Restructuring Property Data to Plan for Portfolio-Wide Capital Needs

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An asset manager with Cornerstone Community Housing in Eugene, Oregon, Amy Cubbage oversees the health and performance of eight affordable multifamily rental properties. Last year, Amy was struggling with a persistent problem: She needed to understand her portfolio’s future capital needs on an aggregate level. But her data was siloed in property-specific CNAs that didn’t speak a common language.

CNAs, or capital-needs assessments, are property-inspection reports that estimate the life expectancies and replacement costs of building components and systems. Housing owners usually order them for one property at a time, in conjunction with a refinance or other property-specific milestone. The reports tend to be exhaustive and highly detailed—think line items for $5 toilet-paper holders and $1 light-switch wall plates.

Property-specific CNAs tell owners pretty much everything they need to know about the capital needs of individual properties. But if an owner needs to answer a high-level question about the capital needs of multiple properties—such as how much it will cost, over a given time span, to replace worn-out roofs, windows, and other major building components across an entire portfolio—a property-specific CNA isn’t very helpful.

Neither is a stack of property-specific CNAs. Amy had recent CNAs for five of Cornerstone’s eight properties. Yet summarizing their data to get the high-level information she needed was a difficult translation challenge. The reports had been prepared by different providers, at different times, and their data was structured inconsistently. Each followed its own, not-entirely-transparent system for naming and classifying line items.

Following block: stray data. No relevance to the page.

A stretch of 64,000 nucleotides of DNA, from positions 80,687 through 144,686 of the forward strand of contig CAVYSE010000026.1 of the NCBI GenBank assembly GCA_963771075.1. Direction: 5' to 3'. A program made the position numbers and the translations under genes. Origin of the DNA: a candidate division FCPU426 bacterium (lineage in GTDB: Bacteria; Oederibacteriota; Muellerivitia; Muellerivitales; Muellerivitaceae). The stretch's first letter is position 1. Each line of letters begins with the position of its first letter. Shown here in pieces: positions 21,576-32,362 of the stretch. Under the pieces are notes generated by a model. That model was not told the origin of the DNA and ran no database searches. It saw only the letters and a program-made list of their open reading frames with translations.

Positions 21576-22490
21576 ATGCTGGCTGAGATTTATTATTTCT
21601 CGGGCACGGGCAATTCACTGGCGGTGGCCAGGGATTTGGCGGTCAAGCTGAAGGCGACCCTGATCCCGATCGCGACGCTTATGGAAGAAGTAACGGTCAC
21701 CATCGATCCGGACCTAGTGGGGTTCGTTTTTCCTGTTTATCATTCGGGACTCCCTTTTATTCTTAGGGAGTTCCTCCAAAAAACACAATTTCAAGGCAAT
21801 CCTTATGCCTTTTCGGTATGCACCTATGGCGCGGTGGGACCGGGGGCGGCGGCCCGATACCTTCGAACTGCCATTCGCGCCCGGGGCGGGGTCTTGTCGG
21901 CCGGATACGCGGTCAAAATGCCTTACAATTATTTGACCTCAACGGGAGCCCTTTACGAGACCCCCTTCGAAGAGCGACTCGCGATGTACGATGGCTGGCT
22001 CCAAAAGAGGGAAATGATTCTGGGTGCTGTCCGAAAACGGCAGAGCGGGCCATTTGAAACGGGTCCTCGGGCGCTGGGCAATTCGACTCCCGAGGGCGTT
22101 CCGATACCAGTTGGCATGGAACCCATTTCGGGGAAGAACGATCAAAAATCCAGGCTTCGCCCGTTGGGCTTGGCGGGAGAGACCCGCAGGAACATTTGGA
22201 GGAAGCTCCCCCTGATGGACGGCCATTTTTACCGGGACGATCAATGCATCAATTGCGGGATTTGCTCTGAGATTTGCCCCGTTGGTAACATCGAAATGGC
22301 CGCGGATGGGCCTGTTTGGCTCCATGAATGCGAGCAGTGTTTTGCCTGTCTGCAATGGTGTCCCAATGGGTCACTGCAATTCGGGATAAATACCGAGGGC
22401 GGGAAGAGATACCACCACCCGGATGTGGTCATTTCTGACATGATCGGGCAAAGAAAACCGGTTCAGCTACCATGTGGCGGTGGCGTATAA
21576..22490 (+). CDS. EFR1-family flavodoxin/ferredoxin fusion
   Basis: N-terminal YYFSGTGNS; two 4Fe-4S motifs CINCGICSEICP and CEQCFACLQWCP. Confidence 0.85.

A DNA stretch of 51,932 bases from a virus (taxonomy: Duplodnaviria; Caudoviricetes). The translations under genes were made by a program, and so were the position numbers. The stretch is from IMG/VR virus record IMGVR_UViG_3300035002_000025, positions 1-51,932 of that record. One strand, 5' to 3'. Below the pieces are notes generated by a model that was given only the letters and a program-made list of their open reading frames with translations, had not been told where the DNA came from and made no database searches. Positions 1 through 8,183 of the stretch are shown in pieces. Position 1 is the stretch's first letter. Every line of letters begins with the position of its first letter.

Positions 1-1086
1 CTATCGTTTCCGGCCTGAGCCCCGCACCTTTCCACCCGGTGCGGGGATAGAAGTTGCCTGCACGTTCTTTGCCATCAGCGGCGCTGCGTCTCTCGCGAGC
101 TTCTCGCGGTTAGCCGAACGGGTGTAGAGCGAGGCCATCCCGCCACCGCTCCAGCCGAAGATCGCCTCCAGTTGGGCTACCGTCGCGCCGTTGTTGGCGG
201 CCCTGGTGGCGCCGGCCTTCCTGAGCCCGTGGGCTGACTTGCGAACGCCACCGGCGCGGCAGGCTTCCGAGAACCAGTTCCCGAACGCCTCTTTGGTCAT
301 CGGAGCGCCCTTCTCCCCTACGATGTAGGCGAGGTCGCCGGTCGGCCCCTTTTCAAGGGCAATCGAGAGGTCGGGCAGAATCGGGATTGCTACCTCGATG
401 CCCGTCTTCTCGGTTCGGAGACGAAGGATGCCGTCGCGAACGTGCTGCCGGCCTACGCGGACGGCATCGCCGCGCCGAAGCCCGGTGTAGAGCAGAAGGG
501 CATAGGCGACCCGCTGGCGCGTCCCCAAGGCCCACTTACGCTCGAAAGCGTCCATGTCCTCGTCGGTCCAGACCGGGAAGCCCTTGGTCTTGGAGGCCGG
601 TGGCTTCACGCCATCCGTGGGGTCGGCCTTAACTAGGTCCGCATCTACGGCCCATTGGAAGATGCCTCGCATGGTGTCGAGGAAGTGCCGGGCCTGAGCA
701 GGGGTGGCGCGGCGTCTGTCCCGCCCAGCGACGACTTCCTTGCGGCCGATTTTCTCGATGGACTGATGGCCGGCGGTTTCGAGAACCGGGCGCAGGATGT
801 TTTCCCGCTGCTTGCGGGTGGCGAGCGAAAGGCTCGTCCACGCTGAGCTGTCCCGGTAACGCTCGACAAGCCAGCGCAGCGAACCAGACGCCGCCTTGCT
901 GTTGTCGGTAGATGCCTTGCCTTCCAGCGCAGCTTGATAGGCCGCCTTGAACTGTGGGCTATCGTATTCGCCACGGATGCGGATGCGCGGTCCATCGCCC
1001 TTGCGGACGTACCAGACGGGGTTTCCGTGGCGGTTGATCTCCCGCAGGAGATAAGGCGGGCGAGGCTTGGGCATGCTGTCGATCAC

In short, Amy’s CNAs contained data she needed, but in a format she couldn’t use. So she didn’t use them. “They kind of sat there,” she says.

Prairie View, a 64-unit apartment complex in West Eugene, is one of eight properties in Cornerstone Community Housing’s affordable housing portfolio.

Amy called up Emily Schelling, director of asset management and initiatives at HDC. Amy had been working with Emily to develop a portfolio sustainability plan through a capacity-building program funded by Meyer Memorial Trust. Emily agreed that Amy needed a better tool for understanding Cornerstone’s portfolio-wide capital needs. Since building it was a bigger job than Amy could handle on her own, Emily offered to help. Amy secured additional funds from Meyer Trust to support the project, and the two set to work.

Using input from Amy and from HDC’s construction-management team, Emily took the lead on restructuring Cornerstone’s CNA data. Emily eliminated small repair items handled by maintenance staff and rolled up items relating to major building systems into broad groupings—roof, instead of sheathing, shingles, and fascia. She summarized and compiled the data in a custom Excel workbook, outfitted with property-specific and summary sheets. And she applied formulas to bring each item’s listed life expectancy up to date.

“We worked on getting to the level of detail that was important to Amy,” Emily says. “This tool answers the question she cares about: What does Cornerstone need to invest, year over year, to protect and preserve its physical assets?

The team went one step further, incorporating Amy’s projections of Cornerstone’s capital-funding sources into the workbook. Connecting sources-and-uses data sets enabled Amy to identify a potential future funding gap and alert Cornerstone’s board of the issue. Going forward, it will simplify monitoring of the eight properties’ capital positions.

Amy says the workbook is helping her do her job better. “This tool makes it easier to do the type of analysis we want to do, and to be more proactive in our planning approach,” she says. “The next step is to come up with a property-by-property plan for how to address the projected capital needs.”

Cornerstone isn’t the only beneficiary of the project. The collaboration gave Emily and her HDC colleagues a better understanding of a problem many housing owners face, and it resulted in a tool that other housing owners can use and adapt, Emily says.

And when owners have better tools to plan for the future of their affordable housing portfolios? That’s a win for everyone, including property residents, present and future.

Need help addressing affordable-housing asset management needs? Visit HDC’s Asset Management page to contact our team. We look forward to hearing from you!